2. Neglecting hangboards. Yep, beginners can use hangboards, too—you just need to start slowly and cautiously, using the largest holds and taking weight off with pulleys if need be. First, check out the hangboards at the gym, and experiment with intermittent hangs. A good protocol is described here, in Mark and Mike Anderson’s Guide to Hangboard Training. Later on, if your love affair with the sport continues, hangboards are a good investment, since they round out an at-home training routine.

[Also Read: Are You Ready To Start Hangboarding?]

3. Neglecting other equipment. The best way to get better at climbing is by climbing. That said, climbing is an athletic activity, and it requires base-level fitness. I’d highly recommend weight training and core strengthening to all climbers to build strength and stability. Weights can be very expensive, but most climbing gyms have at least a few lying around you can play with.

[Also Read: Interview: Coach Justen Sjong on Weight Training]

4. Not owning a brush. If you’re venturing outside—or even for gym climbing—buy a brush and clean up after yourself. An over-chalked hold is a slippery hold, which isn’t a great way to leave it for the climber who comes next. Besides, brushes are cheap, with most ringing in around $5–10.

5. Underutilizing gear rentals. Did you know many gyms allow you to rent crashpads—and sometimes camping equipment as well? Some facilities even allow you to rent shoes and take them outdoors. You simply have to check—renting allows you to play with gear and figure out what you like, without a huge cash outlay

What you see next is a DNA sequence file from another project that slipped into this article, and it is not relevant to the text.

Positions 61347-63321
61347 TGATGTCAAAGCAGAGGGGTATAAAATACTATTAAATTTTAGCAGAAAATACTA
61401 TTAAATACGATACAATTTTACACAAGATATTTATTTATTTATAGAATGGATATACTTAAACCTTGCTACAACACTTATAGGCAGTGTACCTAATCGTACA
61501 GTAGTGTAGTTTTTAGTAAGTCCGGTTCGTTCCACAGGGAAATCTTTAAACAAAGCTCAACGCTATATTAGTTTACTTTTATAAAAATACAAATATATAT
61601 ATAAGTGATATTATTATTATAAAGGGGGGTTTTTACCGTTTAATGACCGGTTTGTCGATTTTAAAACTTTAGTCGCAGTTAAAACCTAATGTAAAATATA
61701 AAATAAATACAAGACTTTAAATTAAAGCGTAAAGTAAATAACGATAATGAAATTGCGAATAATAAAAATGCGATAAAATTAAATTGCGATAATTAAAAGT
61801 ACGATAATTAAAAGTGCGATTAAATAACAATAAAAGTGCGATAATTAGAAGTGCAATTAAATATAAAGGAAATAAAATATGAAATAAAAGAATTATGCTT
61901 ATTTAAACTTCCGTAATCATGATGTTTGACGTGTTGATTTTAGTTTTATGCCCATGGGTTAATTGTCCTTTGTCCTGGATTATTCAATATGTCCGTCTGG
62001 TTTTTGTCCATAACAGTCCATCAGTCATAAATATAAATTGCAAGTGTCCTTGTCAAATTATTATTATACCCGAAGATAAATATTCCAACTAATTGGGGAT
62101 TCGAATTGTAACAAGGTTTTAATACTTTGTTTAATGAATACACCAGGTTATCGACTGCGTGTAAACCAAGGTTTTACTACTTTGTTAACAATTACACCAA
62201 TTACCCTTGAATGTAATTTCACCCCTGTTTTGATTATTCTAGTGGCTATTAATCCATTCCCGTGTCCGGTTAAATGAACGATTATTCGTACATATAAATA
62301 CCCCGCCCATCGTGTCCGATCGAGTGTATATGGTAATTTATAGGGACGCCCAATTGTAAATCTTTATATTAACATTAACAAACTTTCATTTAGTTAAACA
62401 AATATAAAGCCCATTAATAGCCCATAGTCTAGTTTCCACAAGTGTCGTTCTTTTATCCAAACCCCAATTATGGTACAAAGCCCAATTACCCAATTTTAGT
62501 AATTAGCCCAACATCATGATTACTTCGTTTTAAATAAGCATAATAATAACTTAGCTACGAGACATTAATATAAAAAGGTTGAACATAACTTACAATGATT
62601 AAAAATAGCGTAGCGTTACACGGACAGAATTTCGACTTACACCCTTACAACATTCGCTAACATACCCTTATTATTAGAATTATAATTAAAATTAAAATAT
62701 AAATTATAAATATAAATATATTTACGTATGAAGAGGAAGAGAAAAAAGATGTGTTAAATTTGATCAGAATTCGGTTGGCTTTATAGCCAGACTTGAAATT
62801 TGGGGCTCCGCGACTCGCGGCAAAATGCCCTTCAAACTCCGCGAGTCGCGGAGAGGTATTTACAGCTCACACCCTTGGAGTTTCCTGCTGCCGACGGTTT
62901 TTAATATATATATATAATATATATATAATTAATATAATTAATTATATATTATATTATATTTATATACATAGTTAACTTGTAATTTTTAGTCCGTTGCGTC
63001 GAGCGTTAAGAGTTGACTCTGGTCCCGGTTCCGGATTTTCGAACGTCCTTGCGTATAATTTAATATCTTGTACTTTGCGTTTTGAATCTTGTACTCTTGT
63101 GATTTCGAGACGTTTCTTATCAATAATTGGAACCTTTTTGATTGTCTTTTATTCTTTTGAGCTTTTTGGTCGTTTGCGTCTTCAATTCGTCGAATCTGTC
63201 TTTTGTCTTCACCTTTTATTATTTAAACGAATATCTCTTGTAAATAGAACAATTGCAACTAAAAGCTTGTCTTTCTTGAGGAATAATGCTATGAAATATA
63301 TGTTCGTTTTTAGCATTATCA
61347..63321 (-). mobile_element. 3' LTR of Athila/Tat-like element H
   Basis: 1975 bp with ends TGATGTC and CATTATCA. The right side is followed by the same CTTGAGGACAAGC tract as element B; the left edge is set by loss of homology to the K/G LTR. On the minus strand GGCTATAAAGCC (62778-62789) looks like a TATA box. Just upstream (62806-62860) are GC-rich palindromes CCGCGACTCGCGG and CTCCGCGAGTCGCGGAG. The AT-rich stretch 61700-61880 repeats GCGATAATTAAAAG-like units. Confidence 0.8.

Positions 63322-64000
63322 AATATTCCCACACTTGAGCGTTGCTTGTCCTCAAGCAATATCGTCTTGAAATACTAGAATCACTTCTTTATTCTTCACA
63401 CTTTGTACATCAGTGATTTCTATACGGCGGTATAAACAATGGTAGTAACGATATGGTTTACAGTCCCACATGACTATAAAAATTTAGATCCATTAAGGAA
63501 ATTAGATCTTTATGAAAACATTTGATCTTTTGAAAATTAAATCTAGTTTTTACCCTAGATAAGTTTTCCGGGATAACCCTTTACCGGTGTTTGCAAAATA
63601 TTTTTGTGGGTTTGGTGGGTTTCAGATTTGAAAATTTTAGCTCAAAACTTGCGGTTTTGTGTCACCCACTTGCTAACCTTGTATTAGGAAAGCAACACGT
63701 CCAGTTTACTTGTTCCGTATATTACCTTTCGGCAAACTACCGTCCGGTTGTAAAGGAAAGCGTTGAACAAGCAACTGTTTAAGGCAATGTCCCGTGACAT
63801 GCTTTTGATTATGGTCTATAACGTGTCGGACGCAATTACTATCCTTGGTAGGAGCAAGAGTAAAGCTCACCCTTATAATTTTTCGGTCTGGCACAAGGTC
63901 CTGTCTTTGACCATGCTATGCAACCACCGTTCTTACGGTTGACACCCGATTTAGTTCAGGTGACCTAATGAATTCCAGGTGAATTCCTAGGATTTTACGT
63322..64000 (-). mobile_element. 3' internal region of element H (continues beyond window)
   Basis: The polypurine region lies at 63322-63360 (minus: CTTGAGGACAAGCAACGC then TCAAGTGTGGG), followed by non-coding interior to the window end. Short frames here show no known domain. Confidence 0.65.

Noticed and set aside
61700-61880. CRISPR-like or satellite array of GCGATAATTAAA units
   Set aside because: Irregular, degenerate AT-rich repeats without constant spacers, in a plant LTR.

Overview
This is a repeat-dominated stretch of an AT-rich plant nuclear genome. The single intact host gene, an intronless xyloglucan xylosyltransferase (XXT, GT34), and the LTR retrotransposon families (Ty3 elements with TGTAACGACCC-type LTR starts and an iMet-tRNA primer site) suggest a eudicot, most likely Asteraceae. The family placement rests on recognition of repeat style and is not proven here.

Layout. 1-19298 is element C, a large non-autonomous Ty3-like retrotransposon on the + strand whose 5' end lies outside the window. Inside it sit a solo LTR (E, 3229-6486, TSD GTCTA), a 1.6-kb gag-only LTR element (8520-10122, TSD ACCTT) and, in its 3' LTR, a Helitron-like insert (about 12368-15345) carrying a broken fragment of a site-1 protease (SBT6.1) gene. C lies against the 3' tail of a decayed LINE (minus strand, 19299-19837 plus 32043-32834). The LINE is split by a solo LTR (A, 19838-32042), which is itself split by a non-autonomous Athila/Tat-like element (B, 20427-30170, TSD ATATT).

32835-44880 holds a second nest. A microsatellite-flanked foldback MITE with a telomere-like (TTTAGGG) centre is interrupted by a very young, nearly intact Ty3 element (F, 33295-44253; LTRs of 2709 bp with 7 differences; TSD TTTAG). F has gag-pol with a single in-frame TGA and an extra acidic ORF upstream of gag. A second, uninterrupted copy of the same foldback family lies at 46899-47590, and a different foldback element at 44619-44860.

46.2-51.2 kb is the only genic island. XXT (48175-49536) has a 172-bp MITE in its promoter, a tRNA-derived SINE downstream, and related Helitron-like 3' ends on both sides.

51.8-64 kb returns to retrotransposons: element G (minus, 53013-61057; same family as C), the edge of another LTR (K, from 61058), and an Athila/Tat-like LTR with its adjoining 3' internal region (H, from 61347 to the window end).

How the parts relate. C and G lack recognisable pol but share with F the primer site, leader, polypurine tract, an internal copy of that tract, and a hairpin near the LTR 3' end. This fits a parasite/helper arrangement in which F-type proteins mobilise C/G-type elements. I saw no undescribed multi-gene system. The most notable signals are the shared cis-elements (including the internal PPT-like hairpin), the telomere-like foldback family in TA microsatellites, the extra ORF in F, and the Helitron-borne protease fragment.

6. Overpaying for apparel—buy used. Geartrade is a great place to look, as are outdoor-gear consignment shops. Unless you’re going to Everest, no one really needs shiny, new apparel. And if you’re just cragging, or better yet, just going to the gym, you do not need technical apparel. Your standard cotton Tee and running shorts will do just fine.

7. Not owning a helmet. No, your bike helmet doesn’t count. Buying a proper climbing helmet is especially important for beginner climbers going outside. Even if you’re at a crag with solid rock, the risk of flipping over in a lead fall (especially for the inexperienced lead climber) is always there. Hell, I’ve been climbing for over 13 years, and I flipped a month ago when the rope got behind my leg. Plus, as told in the story below by Senior Editor Alison Osius, the unexpected can always happen. Helmets aren’t the cheapest piece of climbing equipment ($60–150), but they’re cheaper than hospital bills.